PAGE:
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Eckhard Grimm and Moritz Knoche

The water potential (Ψ) of the sweet cherry fruit and its two components, osmotic potential (Ψ Π ) and turgor (Ψ P ) (where Ψ = Ψ Π + Ψ P ), are likely to be important factors affecting fruit cracking. First, fruit Ψ affects the rate of water

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Jinmin Fu, Bingru Huang, and Jack Fry

for tall fescue subjected to the 20% ETo irrigation level and lower at 20 d after treatment began for the 60% ETo irrigated level ( Table 1 ). Osmotic potential was lower in the 20% or 60% ETo treatment compared with the well-watered control on all

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W.G. Yang and D.M. Glenn

The osmotic potential and development of apple and peach floral and vegetative buds and tissue were determined pre- and post-bloom. Apple and peach floral and vegetative buds were removed pre-bloom and the osmotic potential and bud development measured pre- and post-bloom. The osmotic potential of vegetative and floral buds was related to the phenology of bud development. Developing buds had a lower (more negative) osmotic potential than dormant buds. Removal of peach floral buds lowered osmotic potential and increased vegetative bud development and early leaf growth rate. Removal of peach vegetative buds, however, reduced fruit bud development, fruit growth, and embryo survival. Osmotic potential was an index of sink activity during the pre- and post-bloom stages of development.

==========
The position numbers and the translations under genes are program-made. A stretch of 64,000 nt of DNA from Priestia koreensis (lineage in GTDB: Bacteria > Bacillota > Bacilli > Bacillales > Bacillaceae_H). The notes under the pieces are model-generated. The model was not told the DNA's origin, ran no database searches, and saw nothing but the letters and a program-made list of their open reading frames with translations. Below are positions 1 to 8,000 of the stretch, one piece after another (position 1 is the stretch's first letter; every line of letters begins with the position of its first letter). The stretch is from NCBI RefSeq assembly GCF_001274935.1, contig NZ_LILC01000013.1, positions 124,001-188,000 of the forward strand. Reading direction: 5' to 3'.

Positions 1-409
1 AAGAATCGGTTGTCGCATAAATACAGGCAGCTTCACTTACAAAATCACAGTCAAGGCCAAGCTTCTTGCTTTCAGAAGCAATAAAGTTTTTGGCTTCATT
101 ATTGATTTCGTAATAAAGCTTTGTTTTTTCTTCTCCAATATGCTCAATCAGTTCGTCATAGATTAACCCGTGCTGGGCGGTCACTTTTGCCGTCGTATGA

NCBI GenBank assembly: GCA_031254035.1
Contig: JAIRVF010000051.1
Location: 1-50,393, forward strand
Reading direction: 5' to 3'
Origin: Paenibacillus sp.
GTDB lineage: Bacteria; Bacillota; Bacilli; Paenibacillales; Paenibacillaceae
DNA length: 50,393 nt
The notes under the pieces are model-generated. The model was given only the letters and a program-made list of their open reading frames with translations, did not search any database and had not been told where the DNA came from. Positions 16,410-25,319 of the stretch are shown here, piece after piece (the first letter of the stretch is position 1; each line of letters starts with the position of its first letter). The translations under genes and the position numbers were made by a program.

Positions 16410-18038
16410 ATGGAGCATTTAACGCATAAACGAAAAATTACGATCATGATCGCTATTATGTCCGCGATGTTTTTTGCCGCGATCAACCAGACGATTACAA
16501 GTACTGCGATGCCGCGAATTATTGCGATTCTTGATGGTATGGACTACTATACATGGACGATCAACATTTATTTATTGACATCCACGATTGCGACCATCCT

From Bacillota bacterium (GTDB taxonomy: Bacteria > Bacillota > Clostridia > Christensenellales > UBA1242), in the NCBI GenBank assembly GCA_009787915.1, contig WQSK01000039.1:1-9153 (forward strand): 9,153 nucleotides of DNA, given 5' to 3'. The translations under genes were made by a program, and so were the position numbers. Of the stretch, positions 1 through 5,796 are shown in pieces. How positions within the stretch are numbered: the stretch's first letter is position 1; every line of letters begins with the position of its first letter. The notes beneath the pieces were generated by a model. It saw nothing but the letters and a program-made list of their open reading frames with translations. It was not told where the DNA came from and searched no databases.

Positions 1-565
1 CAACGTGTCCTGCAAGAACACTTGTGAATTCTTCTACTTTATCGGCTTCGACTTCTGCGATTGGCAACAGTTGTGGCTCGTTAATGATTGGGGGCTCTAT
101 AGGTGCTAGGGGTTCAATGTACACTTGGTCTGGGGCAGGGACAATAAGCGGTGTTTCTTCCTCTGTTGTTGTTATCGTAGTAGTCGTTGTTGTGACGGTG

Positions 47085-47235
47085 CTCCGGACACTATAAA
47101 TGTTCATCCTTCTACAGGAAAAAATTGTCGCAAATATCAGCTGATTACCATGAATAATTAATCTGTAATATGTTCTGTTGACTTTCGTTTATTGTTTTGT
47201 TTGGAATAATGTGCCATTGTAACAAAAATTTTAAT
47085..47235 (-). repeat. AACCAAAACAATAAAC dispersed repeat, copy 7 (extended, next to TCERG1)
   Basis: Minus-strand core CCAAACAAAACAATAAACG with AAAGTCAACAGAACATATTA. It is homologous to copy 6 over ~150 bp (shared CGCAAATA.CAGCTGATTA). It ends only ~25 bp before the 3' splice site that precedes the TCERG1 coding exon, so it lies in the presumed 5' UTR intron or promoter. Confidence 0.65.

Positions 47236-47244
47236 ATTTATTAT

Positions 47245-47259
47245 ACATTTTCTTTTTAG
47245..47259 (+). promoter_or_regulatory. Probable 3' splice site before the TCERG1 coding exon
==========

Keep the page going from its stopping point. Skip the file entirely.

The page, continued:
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Dougles D. Archbold

Absolute and relative fruit growth rates (AGR and RGR) of 5 cultivars were calculated from the oven-dry weights of fruits harvested periodically throughout the growing season. Both AGR and RGR were higher for larger fruit of different cultivars with similar days to maturity, and for summer- versus fall-ripening cultivars. Seasonal variability in AGR and RGR was observed, Apple fruit cortex disks were incubated in 14C-sorbitol solutions in vitro to determine if uptake rates at the cellular level varied between cultivars. Rates of sorbitol accumulation, expressed es μg sorbitol per mg dry weight cortex tissue, declined as the season progressed. Within a cuitivar, uptake rates were not relatad to fruit size, nor were differences found between cortex tissue samples from competing fruit on a spur. Sorbitol uptake rates were significantly lower for the more slowly-growing cultivar. The osmotic potential of the expressed cortex sap, sampled on several dates, was consistently lower for the more rapidly-growing cultivar. Thus, inherent differences in fruit growth rates among cultivars may be due to variation in regulation of osmotic potential.

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Yehoshua Saranga, Y.-H. Kim, and Jules Janick